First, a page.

3 Storytelling Tips to Command Attention
1. The Inciting Incident
This is something that happens to your client so that they cannot go on the same any longer. Something that forever upsets the balance.
In Joseph Campbell’s Hero’s Journey it’s known as the Call to Adventure. It’s a heightened awareness of the necessity for change.
For example in Star Wars: A New Hope, Luke Skywalker comes home to find his family and house burned to the ground. He now has nowhere left to hide and must go on his journey to become a Jedi.
How does this relate to your business?
An inciting incident for you might be the reason you started your business, decided to get a degree, or travel to Turkey. Something happened in your life that you just couldn’t refuse. No matter what.
Use it in the beginning of your story to hook the attention of your audience so that they have to stay around to find out what happens. This works so well in movies that even if the movie is bad, people will often wait to the end just to see what happens.
It’s that addicting!
2. Address The Conflict
The hero now thrust into a new world, will always find conflict and adversity.
Conflict becomes the highlight of your story. The most important part of any marketing campaign!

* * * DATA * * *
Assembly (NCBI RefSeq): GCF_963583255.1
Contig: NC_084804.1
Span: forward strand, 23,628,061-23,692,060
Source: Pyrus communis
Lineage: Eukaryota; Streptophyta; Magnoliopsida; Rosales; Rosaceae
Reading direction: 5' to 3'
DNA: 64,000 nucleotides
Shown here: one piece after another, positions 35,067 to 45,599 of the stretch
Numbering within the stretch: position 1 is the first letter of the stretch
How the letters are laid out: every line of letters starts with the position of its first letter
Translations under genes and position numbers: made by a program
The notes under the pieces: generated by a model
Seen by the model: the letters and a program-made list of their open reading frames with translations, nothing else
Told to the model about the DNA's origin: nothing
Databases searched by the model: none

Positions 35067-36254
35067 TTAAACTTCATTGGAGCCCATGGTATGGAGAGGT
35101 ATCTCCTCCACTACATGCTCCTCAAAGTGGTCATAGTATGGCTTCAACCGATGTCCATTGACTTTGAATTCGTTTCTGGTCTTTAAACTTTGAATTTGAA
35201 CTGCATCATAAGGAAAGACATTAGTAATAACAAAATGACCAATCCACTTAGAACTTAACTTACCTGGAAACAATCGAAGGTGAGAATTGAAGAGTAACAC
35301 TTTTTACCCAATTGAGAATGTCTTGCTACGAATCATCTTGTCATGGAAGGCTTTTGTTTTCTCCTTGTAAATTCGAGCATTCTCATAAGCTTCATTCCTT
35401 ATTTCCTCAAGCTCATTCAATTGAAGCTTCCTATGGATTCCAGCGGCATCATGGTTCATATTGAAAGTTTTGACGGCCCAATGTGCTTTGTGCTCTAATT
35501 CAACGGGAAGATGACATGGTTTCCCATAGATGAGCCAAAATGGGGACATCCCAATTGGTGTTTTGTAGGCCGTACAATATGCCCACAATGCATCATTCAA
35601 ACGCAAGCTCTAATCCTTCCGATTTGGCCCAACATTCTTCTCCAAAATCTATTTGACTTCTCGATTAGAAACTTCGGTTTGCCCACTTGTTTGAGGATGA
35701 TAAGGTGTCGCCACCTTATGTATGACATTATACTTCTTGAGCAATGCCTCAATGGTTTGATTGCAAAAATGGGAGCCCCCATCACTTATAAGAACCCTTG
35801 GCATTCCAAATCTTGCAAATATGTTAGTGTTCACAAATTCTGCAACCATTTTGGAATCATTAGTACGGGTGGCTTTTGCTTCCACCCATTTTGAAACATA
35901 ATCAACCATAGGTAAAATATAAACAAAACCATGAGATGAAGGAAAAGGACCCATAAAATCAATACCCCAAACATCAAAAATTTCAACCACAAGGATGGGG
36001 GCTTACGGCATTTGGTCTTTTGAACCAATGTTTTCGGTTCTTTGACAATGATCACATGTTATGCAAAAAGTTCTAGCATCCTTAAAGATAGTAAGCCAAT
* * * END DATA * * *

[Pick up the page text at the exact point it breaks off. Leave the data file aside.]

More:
It’s the part that really attracts your audience, yet so often it is overlooked.
It’s so relatable because it reminds us of our own struggle, and if we can see the hero overcome it we feel inspired. It’s much more emotionally impactful if you describe the inner obstacles the client is facing.
What are some obstacles your client’s face?
- Feelings of overwhelm
- Stepping out of their comfort zone
- Fear of looking bad
- Fear of failure
- What they stand to lose if they don’t take action
- Competitors thwarting our progress
- Changing what they have always done before
Incorporate these into your marketing, and you are not only guaranteed to stand out, but to connect emotionally with your audience.
3. The Checkhov Principle
This principle states that what you have in the beginning of the story, should appear in the end, just somehow evolved or transformed.
This does two powerful things.
- It creates consistency in your content (which is important).
- It creates relevance. There shouldn’t be anything in your story that isn’t relevant. That’s poor storytelling!
Checkhov was a master writer and storyteller and this principle came from one of his most important quotes of all time. It goes like this.
If you say in the first chapter that there is a rifle hanging on the wall, in the second or third chapter it absolutely must go off. If it’s not going to be fired, it shouldn’t be hanging there. -Anton Chekhov
Now this doesn’t have to be an object. It can also be a person. Focus on the person’s transformation.
In your business, how can your clients be the rifle
How have they changed from where they started because of you?
It’s often a subliminal thing, but it grounds your story and highlights the evolution.
As long as there is a transformation of a person from beginning to end, this will work wonders for you.